Display Settings:

Format

Send to:

Choose Destination
See comment in PubMed Commons below
Genome Biol. 2011 Oct 27;12(10):231. doi: 10.1186/gb-2011-12-10-231.

The rhomboid protease family: a decade of progress on function and mechanism.

Author information

  • 1Howard Hughes Medical Institute, Department of Molecular Biology and Genetics, Johns Hopkins University School of Medicine, Baltimore, MD 21205, USA. surban@jhmi.edu

Abstract

Rhomboid proteases are the largest family of enzymes that hydrolyze peptide bonds within the cell membrane. Although discovered to be serine proteases only a decade ago, rhomboid proteases are already considered to be the best understood intramembrane proteases. The presence of rhomboid proteins in all domains of life emphasizes their importance but makes their evolutionary history difficult to chart with confidence. Phylogenetics nevertheless offers three guiding principles for interpreting rhomboid function. The near ubiquity of rhomboid proteases across evolution suggests broad, organizational roles that are not directly essential for cell survival. Functions have been deciphered in only about a dozen organisms and fall into four general categories: initiating cell signaling in animals, facilitating bacterial quorum sensing, regulating mitochondrial homeostasis, and dismantling adhesion complexes of parasitic protozoa. Although in no organism has the full complement of rhomboid function yet been elucidated, links to devastating human disease are emerging rapidly, including to Parkinson's disease, type II diabetes, cancer, and bacterial and malaria infection. Rhomboid proteases are unlike most proteolytic enzymes, because they are membrane-immersed; understanding how the membrane immersion affects their function remains a key challenge.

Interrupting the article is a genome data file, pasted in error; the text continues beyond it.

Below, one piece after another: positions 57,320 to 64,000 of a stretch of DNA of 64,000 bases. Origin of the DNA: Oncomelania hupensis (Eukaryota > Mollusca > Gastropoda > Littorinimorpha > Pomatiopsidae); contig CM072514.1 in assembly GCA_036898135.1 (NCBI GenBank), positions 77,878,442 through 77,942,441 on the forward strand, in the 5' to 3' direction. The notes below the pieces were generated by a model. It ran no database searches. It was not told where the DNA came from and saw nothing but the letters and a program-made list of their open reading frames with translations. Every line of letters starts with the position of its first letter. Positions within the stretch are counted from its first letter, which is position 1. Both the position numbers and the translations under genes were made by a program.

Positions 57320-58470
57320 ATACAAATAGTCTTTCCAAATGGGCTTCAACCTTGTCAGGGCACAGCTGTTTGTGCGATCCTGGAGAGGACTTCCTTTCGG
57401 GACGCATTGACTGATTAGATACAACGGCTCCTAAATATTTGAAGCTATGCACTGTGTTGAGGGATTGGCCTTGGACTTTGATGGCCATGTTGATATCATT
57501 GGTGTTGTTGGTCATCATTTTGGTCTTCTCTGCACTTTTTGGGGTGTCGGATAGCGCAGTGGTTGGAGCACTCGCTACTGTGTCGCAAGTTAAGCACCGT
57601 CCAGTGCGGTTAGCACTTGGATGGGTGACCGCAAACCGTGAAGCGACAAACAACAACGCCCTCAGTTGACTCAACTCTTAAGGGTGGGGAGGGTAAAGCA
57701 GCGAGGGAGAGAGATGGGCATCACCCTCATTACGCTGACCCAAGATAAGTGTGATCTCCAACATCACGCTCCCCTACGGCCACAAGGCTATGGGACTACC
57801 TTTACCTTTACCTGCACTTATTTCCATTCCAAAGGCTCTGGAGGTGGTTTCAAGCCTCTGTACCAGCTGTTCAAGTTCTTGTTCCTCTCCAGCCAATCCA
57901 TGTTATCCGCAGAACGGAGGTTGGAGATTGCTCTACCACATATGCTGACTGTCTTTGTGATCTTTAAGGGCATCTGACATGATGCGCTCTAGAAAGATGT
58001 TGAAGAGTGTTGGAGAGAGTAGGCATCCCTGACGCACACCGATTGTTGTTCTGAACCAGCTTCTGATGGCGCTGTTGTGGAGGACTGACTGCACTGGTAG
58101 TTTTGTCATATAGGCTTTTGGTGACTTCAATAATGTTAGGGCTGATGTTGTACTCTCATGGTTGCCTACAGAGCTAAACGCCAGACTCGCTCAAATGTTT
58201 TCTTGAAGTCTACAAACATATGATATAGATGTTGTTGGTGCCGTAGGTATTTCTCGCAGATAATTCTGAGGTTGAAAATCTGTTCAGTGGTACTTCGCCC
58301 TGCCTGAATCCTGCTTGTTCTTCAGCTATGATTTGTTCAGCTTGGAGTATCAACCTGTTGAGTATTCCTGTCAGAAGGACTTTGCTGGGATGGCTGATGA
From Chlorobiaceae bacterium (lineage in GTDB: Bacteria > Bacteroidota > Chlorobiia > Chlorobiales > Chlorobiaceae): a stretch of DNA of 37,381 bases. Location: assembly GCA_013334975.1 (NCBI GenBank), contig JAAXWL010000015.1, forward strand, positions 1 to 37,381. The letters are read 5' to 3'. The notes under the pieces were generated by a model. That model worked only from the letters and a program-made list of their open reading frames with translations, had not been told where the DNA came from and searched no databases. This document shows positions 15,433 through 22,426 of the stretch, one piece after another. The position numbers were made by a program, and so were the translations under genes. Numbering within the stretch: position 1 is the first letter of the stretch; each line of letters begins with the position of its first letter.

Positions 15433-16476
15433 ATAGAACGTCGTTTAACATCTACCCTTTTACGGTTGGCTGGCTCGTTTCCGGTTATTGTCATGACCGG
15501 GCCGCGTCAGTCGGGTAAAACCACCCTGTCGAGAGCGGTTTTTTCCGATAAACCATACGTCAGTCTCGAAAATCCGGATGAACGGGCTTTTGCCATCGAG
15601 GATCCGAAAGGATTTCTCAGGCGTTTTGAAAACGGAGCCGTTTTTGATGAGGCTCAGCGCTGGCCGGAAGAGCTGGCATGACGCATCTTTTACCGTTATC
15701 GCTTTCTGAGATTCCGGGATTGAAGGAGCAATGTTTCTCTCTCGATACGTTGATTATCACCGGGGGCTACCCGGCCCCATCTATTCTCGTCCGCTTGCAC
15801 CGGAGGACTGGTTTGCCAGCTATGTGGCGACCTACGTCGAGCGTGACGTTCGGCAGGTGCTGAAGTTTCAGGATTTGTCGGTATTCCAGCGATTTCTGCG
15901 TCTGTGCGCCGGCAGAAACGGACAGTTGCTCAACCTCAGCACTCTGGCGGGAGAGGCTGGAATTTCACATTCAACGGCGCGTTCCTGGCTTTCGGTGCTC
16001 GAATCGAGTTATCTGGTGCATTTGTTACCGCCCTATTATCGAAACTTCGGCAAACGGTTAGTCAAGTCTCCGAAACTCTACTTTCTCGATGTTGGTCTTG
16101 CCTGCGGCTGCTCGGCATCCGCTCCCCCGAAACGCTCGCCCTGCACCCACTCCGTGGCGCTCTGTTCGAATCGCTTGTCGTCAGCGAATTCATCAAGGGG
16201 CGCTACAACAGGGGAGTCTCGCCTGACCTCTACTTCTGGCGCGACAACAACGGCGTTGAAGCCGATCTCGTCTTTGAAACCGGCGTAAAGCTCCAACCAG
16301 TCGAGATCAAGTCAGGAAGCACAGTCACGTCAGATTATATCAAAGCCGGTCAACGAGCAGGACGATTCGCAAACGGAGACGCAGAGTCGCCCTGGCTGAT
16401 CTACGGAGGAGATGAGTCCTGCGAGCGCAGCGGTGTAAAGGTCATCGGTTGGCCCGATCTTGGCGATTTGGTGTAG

PMID:
22035660
[PubMed - indexed for MEDLINE]
PMCID:
PMC3333768
Free PMC Article

Images from this publication.See all images (4)Free text

Figure 1
Figure 2
Figure 3
Figure 4
PubMed Commons home

PubMed Commons

0 comments
How to join PubMed Commons

    Supplemental Content

    Full text links

    Icon for BioMed Central Icon for PubMed Central
    Loading ...
    Write to the Help Desk